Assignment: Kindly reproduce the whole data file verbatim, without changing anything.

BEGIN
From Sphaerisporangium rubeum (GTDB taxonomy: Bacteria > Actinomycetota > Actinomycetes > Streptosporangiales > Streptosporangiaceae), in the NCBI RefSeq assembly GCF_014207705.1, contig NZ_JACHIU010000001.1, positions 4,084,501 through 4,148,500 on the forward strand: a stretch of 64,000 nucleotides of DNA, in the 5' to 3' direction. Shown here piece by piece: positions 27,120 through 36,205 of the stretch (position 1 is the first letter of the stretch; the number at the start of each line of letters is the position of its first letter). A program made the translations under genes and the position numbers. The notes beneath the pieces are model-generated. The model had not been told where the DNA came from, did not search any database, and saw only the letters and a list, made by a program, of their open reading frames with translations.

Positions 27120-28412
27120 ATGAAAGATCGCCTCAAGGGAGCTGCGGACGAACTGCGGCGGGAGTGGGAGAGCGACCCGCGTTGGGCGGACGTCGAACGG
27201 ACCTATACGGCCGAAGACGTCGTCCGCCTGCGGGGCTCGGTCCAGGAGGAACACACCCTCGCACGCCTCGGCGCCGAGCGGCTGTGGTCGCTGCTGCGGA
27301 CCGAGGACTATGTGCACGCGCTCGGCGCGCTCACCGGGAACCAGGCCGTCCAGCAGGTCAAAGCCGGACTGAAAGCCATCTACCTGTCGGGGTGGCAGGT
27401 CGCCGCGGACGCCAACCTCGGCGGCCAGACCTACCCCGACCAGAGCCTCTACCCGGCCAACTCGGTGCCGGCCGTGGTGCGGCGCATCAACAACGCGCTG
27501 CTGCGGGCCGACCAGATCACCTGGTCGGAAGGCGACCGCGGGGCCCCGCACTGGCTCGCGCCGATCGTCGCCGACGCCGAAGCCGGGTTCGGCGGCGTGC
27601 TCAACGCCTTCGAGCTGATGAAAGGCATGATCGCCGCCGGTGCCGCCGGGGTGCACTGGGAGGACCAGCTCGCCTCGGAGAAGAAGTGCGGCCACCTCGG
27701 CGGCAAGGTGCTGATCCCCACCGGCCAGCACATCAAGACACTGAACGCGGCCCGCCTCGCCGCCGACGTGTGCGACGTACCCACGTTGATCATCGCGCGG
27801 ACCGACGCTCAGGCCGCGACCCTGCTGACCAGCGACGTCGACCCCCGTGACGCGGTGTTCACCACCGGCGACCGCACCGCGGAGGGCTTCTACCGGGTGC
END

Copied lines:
From Sphaerisporangium rubeum (GTDB taxonomy: Bacteria > Actinomycetota > Actinomycetes > Streptosporangiales > Streptosporangiaceae), in the NCBI RefSeq assembly GCF_014207705.1, contig NZ_JACHIU010000001.1, positions 4,084,501 through 4,148,500 on the forward strand: a stretch of 64,000 nucleotides of DNA, in the 5' to 3' direction. Shown here piece by piece: positions 27,120 through 36,205 of the stretch (position 1 is the first letter of the stretch; the number at the start of each line of letters is the position of its first letter). A program made the translations under genes and the position numbers. The notes beneath the pieces are model-generated. The model had not been told where the DNA came from, did not search any database, and saw only the letters and a list, made by a program, of their open reading frames with translations.

Positions 27120-28412
27120 ATGAAAGATCGCCTCAAGGGAGCTGCGGACGAACTGCGGCGGGAGTGGGAGAGCGACCCGCGTTGGGCGGACGTCGAACGG
27201 ACCTATACGGCCGAAGACGTCGTCCGCCTGCGGGGCTCGGTCCAGGAGGAACACACCCTCGCACGCCTCGGCGCCGAGCGGCTGTGGTCGCTGCTGCGGA
27301 CCGAGGACTATGTGCACGCGCTCGGCGCGCTCACCGGGAACCAGGCCGTCCAGCAGGTCAAAGCCGGACTGAAAGCCATCTACCTGTCGGGGTGGCAGGT
27401 CGCCGCGGACGCCAACCTCGGCGGCCAGACCTACCCCGACCAGAGCCTCTACCCGGCCAACTCGGTGCCGGCCGTGGTGCGGCGCATCAACAACGCGCTG
27501 CTGCGGGCCGACCAGATCACCTGGTCGGAAGGCGACCGCGGGGCCCCGCACTGGCTCGCGCCGATCGTCGCCGACGCCGAAGCCGGGTTCGGCGGCGTGC
27601 TCAACGCCTTCGAGCTGATGAAAGGCATGATCGCCGCCGGTGCCGCCGGGGTGCACTGGGAGGACCAGCTCGCCTCGGAGAAGAAGTGCGGCCACCTCGG
27701 CGGCAAGGTGCTGATCCCCACCGGCCAGCACATCAAGACACTGAACGCGGCCCGCCTCGCCGCCGACGTGTGCGACGTACCCACGTTGATCATCGCGCGG
27801 ACCGACGCTCAGGCCGCGACCCTGCTGACCAGCGACGTCGACCCCCGTGACGCGGTGTTCACCACCGGCGACCGCACCGCGGAGGGCTTCTACCGGGTGC